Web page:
You can configure both inbound and outbound filters by clicking the associated button at the bottom of the window. You can define filters based on the traffic destination or source, by the source or destination ports, or by ICMP type.
The Address Pool tab, shown in Figure H, requires that you enter the ranges of IP addresses assigned by your ISP and available for use on the external interface for NAT applications. Once you have this information in place, you can reserve addresses for specific internal machines by clicking the Reservations button and providing the IP address of the internal machine and the NAT IP address you would like it to use. Additionally, you can allow incoming connections to this machine by selecting the Allow incoming connections to this machine box (not shown).
|The Address Pool tab|
On the Services And Ports tab, seen in Figure I, you can configure the services on your network to which you would like to provide access. Since I have a VPN server on this system, some options such as L2TP, PPTP, IKE and IKE NAT Traversal are already enabled. (IKE NAT Traversal, you say? Yes - under Windows Server 2003 with the appropriate client on the remote machine, you can use IPSec when using NAT). If you run other services on your network to which you would like to provide access to Internet users, select it from the list.
|The Services And Ports tab|
Finally, the ICMP tab, Figure J, provides a place where you can allow specific ICMP services such as PING to traverse the router. Since ICMP can be used for nefarious purposes as well as to provide troubleshooting information, be careful what you enable.
|The ICMP interface|
Routing is a basic component to both providing VPN services and NAT services under RRAS on Windows Server 2003. These services configure the router in order to best provide their individual services. However, you can use your server to provide more granular routing services as well. Specifically, Windows Server 2003 supports the RIP2 (Routing Information Protocol version 2) and OSPF (Open Shortest Path First) routing protocols. Of course, static routing capability is also provided.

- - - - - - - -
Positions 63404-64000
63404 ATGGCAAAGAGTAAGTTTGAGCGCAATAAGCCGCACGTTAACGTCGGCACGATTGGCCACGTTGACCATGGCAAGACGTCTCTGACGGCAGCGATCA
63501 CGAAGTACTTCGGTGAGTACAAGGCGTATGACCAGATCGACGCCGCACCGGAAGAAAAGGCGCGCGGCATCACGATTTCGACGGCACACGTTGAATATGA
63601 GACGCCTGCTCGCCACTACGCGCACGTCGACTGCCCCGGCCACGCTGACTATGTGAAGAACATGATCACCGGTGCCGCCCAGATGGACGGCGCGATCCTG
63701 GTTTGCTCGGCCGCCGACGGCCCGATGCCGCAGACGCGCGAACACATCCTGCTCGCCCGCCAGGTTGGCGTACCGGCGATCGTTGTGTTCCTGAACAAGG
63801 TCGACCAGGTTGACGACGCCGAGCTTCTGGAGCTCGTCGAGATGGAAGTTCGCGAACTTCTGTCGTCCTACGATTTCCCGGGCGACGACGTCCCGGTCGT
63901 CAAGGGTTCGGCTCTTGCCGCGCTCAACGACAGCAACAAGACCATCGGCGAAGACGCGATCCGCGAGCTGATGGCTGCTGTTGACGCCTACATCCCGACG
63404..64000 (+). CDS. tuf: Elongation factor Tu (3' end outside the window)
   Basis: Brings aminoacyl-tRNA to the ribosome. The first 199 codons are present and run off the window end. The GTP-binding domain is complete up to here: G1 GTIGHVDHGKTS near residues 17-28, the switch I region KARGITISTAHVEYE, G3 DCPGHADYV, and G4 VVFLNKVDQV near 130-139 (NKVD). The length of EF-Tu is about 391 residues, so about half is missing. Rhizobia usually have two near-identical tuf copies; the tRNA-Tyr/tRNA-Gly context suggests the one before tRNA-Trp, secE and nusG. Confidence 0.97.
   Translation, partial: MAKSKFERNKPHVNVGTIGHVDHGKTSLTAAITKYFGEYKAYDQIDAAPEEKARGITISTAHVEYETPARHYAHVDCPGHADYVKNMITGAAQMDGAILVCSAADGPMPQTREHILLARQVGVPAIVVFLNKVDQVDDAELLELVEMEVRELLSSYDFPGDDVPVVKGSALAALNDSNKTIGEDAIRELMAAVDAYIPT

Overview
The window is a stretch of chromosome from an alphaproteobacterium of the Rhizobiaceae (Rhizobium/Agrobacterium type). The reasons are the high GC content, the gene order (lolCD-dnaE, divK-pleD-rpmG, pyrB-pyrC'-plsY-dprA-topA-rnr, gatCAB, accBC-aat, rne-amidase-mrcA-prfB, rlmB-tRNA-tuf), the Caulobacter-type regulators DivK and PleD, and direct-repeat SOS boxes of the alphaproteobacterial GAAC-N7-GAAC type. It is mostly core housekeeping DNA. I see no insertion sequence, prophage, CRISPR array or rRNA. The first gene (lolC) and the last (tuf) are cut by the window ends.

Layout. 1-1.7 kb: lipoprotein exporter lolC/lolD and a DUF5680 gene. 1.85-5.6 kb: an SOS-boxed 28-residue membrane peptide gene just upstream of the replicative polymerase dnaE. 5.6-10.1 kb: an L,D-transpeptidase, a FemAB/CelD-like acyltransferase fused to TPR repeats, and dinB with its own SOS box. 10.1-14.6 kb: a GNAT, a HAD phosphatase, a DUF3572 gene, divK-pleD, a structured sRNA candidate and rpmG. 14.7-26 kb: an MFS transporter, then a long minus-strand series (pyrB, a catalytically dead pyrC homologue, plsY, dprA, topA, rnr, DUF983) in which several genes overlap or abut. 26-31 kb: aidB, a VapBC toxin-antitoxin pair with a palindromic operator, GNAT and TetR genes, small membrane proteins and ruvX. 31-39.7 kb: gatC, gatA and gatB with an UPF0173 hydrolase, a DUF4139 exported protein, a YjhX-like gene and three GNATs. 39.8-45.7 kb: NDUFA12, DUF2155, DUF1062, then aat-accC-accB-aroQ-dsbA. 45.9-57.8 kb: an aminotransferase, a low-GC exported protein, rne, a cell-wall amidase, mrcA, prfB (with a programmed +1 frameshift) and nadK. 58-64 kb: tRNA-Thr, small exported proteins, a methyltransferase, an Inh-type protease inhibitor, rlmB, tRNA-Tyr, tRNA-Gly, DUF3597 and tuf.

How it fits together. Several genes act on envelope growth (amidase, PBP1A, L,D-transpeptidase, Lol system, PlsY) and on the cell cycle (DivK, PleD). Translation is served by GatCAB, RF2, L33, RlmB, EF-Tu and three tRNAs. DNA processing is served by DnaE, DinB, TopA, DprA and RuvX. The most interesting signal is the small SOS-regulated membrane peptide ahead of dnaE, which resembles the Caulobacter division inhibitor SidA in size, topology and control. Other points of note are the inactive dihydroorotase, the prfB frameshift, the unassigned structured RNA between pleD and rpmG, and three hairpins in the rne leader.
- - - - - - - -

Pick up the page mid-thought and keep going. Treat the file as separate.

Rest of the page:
To add RIP2 or OSPF to your RRAS server, right-click General under Your Server | IP Routing. From the shortcut menu, choose New Routing Protocol. A list of the currently unused routing protocols will be presented. Select the one you wish to enable and click OK. Once enabled, an option for configuring that protocol will appear under the IP Routing option in the RRAS console.
General IP routing options
Under the General option in the IP Routing section, there are a number of things you can do. Selecting this option shows a list of available network interfaces including the internal and the loopback interfaces, as seen in Figure K.
|The General IP routing tab|
To perform further operations on an adapter, right-click the adapter and choose Properties from the shortcut menu. As you can see below in Figure L, there are a number of things that can be configured including filters, whether or not TCP/IP is enabled on this interface, router discovery advertisements, and more.
|General interface configuration|
RIP2 is a distance-vector-based routing protocol which means basically that it directs traffic based on the number of router hops that have to be taken to reach a destination. It’s an excellent choice for small- to medium-sized networks where static routes have become unwieldy. To see which interfaces on which RIP is enabled, select the RIP option under IP Routing, which will show the screen in Figure M. See above if you have not yet enabled RIP.
To configure RIP parameters, right-click an interface and choose Properties. The first tab is the General tab, shown in Figure N, which is where you can define general information about how RIP will operate on your server. On this tab, Operation Mode refers to how RIP will update its tables. The two choices are Auto-static Mode and Periodic Update Mode, which is the default. Auto-static Mode means that an update will be triggered when another router requests an update while Periodic Update Mode means that the routing table will be updated at a defined interval (defined on the Advanced tab).
|The RIP General tab|